On February 6, Adobe released a security update in Flash version 188.8.131.52 meant to address CVE-2018-4878, a zero-day remote code execution vulnerability in Adobe Flash Player that attackers exploited through the use of lure documents sent to victims via phishing emails. While the update was meant to plug the security holes in Adobe Flash, it did not prevent attackers from finding other methods of exploiting the vulnerability, as third party security researchers found out when they discovered a new campaign exploiting CVE-2018-4878.
The campaign involves the use of malicious spam — specifically with a spam email that with an embedded link that directs the recipient to a Microsoft Word lure document (Detected by Trend Micro as TROJ_CVE20184878.A and SWF_CVE20184878.A) stored on the malicious website safe-storage[.]biz. After the file is downloaded and executed, it will prompt the user to enable editing mode to view what’s inside the document. This document is what triggers the exploitation of CVE-2018-4878 — in particular, a cmd.exe window is opened that is remotely injected with a malicious shellcode. The shellcode will then connect back to the malicious domain and then download a DLL file, which is executed via the legitimate Microsoft Register Server tool — a tool used to register DLLs in Windows. Executing it via the tool allows it to bypass whitelisting software.
Although the new campaign employed similar tools and tactics to the original campaign, a few small changes made in how the vulnerability was exploited — altering the encryption algorithm and using Microsoft Word files instead of Microsoft Excel files as lure documents — allowed the attackers to bypass static security solutions. In addition, the exploit used in the new campaign did not have a 64-bit version.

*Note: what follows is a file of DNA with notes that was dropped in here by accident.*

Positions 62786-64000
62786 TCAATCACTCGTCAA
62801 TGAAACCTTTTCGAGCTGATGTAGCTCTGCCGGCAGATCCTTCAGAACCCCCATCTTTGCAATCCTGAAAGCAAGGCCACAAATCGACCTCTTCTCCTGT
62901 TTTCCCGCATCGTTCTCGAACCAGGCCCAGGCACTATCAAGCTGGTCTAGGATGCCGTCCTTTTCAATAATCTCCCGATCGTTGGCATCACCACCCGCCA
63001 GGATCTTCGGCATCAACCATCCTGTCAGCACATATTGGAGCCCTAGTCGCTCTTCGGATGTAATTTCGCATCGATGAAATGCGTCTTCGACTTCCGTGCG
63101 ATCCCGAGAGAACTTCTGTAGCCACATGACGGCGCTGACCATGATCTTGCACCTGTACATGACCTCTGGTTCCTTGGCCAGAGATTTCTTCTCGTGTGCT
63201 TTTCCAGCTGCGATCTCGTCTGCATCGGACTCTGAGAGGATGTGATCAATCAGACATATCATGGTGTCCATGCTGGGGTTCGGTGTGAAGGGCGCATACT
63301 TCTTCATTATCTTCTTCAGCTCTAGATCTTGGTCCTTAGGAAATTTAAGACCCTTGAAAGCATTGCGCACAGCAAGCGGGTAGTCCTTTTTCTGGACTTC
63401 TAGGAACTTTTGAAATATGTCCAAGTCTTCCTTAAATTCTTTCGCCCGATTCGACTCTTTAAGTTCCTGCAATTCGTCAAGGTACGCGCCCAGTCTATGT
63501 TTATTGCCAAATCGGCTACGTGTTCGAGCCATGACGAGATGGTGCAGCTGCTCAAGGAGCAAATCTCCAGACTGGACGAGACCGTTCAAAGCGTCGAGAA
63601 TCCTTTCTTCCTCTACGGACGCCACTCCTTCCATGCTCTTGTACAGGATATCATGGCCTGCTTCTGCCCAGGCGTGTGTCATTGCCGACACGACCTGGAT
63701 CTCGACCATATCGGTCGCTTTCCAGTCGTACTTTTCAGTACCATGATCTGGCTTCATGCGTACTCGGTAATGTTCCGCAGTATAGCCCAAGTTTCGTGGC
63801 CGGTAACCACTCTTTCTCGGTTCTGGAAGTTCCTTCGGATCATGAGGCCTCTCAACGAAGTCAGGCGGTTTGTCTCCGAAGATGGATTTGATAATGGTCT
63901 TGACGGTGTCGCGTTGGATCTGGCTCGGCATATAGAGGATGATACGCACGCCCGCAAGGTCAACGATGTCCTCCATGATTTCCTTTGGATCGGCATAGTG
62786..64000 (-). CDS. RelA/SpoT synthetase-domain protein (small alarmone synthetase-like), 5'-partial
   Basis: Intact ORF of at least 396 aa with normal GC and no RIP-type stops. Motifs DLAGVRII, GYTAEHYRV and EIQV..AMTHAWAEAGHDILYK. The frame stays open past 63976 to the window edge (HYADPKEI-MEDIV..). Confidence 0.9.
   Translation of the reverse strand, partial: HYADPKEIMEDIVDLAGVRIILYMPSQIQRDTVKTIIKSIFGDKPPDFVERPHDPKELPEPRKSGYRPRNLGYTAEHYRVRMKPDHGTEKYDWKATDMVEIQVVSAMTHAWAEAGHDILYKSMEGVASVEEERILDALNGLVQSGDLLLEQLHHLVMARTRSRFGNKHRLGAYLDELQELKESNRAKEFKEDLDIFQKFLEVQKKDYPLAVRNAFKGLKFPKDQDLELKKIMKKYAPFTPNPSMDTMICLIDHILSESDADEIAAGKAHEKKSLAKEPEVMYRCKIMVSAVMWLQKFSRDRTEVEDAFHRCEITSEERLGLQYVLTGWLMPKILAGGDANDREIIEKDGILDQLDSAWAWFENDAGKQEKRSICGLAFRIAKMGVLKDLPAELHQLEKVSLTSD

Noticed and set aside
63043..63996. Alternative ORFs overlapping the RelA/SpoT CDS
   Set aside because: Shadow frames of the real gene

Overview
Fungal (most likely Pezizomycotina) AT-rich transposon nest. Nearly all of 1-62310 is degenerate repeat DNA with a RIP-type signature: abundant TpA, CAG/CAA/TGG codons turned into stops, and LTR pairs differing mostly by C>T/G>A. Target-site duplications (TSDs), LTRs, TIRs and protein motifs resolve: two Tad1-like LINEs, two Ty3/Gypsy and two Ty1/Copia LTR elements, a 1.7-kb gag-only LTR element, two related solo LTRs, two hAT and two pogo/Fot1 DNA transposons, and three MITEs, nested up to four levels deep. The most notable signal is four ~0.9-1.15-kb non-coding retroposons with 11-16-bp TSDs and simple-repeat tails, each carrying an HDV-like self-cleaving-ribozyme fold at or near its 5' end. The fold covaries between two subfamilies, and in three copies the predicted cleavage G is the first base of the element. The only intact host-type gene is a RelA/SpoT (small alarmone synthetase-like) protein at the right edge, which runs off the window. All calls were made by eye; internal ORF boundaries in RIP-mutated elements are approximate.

The need for proactive incident response
Despite the efforts of both Adobe and various security providers, the attackers managed to outsmart defenses by implementing small, relatively simple changes to the exploit methods. This shows that, despite the effectivity of traditional security solutions in addressing modern security issues, it has its limitations when it comes to mitigating sophisticated attacks pulled off by determined cybercriminals. Security can often be likened to a cat-and-mouse game, where attackers constantly evolve their tools and tactics to evade security providers, while security providers relentlessly try to update their solutions to counter the exponentially growing number of threats.
The truth is that for many organizations, especially those in industries that are particularly vulnerable to targeted attacks such as the financial industry and healthcare, traditional security solutions may not be enough. The typical IT staff is ill-equipped to take on many modern and sophisticated threats, which can infiltrate an organization’s network and systems unnoticed. Many times, an organization will notice an attack once it has already occurred – which can often be too late and will often come at great costs.
Thus, there is a pressing need to detect and address threats via a proactive incident response strategy – which will involve both remediation, which addresses the threat itself, and round-the- clock intrusion detection and threat analysis. Both the decision makers and tech-savvy personnel of an organization need to sit down and create an effective and comprehensive security strategy with the goal of not just being able to respond to threats after the fact, but to protect their networks by investigating, detecting and responding to threats in a proactive manner.
Trend Micro Solutions
Trend Micro™ Deep Security protect user systems from any threat that might target the aforementioned vulnerabily via the following DPI rule:
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